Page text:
The Merry Lives of Yinzer

Yinzer – that’s me, even though I don’t often use that expression, yet my life was merry indeed at such a wonderful concert — one with many references to Pittsburgh. I was able to make it to Heinz Hall an hour early to hear most of the concert prelude with Resident Conductor Lawrence Loh and PSO Concertmaster Noah Bendix-Balgley. This was a nice introduction to Mr. Bendix-Belgley and the interview process he had to endure to become PSO concertmaster, and Mr. Loh did an excellent job of introducing the music.

More merry was I to listen to an excellent rendition of Beethoven’s Piano Concerto number 1, elegantly played by Leif Ove Andsnes, piano.

All of Beethoven’s piano concertos are a joy. In the notes I see that “Both scores (1 & 2) appeared in 1801, the delay apparently caused by Beethoven’s desire to keep them from his rivals and reserve them for his personal use.” I wonder, if Beethoven were to write music today, with places like YouTube out there on the internet, if he would reserve his music for his personal use, or publish it online. If online, I expect he would have better luck than I, having published a nature video myself called ‘American toad singing Western Pennsylvania‘ in the spring of 2008, only to have a so-called disputed copyright claim on my toad video by another company about a month ago. I disputed that claim, but YouTube won’t do anything about it. I recorded the video myself in a pool full of toads some years ago. How in the world can a big music company make a claim on it I have no idea, there is no music, just a toad singing. But this happens a lot where companies lay claim to content that does not belong to them. Beethoven would perhaps roll over in his grave if he saw the state of the music industry today. Note: I would like to also state that the pictures I post here are mine, made by me, as are the words :)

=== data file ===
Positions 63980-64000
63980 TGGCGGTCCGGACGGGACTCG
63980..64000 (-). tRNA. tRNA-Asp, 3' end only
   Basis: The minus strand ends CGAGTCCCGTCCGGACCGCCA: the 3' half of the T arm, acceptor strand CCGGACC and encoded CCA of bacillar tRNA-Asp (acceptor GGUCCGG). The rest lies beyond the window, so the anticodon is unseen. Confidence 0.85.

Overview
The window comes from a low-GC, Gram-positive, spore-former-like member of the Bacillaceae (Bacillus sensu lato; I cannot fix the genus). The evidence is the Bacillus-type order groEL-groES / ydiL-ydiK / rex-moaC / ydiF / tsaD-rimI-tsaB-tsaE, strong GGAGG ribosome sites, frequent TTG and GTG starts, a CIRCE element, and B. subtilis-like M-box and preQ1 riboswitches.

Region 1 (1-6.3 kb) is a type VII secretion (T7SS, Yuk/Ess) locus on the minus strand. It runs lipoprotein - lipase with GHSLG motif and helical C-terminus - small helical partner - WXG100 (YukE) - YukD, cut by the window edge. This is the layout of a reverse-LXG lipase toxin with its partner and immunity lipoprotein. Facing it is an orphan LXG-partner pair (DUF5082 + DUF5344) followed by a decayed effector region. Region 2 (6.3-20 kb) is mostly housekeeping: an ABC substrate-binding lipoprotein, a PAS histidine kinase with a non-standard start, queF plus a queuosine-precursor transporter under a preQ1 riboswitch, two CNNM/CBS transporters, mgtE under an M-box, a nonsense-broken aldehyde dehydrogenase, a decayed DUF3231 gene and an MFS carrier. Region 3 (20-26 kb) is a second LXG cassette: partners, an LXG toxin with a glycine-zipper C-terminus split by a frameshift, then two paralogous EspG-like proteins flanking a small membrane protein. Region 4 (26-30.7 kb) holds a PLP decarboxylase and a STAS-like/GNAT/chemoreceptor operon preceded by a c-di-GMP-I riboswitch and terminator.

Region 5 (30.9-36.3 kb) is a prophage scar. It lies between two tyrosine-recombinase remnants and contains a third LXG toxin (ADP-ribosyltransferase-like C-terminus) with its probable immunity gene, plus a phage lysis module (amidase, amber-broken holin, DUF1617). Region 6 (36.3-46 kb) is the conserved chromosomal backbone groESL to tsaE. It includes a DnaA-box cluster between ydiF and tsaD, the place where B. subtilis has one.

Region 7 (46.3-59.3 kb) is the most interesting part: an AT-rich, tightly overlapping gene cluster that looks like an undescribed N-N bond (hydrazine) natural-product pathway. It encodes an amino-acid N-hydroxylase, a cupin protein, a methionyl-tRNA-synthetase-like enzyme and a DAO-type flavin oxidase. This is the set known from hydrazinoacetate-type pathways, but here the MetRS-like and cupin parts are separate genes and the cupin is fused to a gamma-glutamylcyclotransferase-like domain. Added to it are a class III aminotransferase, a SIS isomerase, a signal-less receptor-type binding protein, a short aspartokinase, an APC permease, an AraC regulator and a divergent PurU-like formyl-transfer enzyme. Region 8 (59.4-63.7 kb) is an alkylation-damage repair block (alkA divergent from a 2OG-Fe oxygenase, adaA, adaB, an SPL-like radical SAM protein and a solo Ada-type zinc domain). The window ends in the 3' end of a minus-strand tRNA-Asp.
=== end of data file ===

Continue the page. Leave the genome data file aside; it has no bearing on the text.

One of my favorite pieces was played this past weekend: Overture to The Merry Wives of Windsor (1846-1849) by Otto Nicolai — I’ve quoted the line below from the PSO notes on their web page, I liked the reference, and must listen to Die Meistersinger again to hear the melody:

“The complementary melody is not heard again in the opera, though Richard Wagner so admired it that he borrowed it for an episode in Act III of Die Meistersinger. “

Another beautiful piece – Zigeunerweisen, by Pablo De Sarasate, was surprising in the ability of soloist Noah Bendix-Balgley to control the depth and breadth of the solo part. Manfred Honeck joked before the piece that they picked something not too hard, with not too many notes. His sarcasm was amusing, because this piece was extremely difficult with lots of notes.

At the end came a few Strauss selections with lots of fun – first Manfred Honeck indicates that there is an expression (paraphrasing) “in Germany it is said they work 350 days and are on holiday 15, but in Austria they work 15 days and are on holiday 350.” This was the introduction to ‘Auf Ferienreisen’ (Holiday Trips) by Josef Strauss, where Mr. Bendix-Balgley strolls out in vacation garb, situates a beach chair, opens a few beers, gives a few to the orchestra including the Maestro, and generally garners many laughs. Josef Strauss’ ‘Feuerfest Polka’ comes next, with a real anvil, and the percussionist (help me with his name, he was great!) places a terrible towel on the beach chair, dons a pair of sunglasses, and does his percussion on the anvil while drinking beer. What a great time!

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Nov 29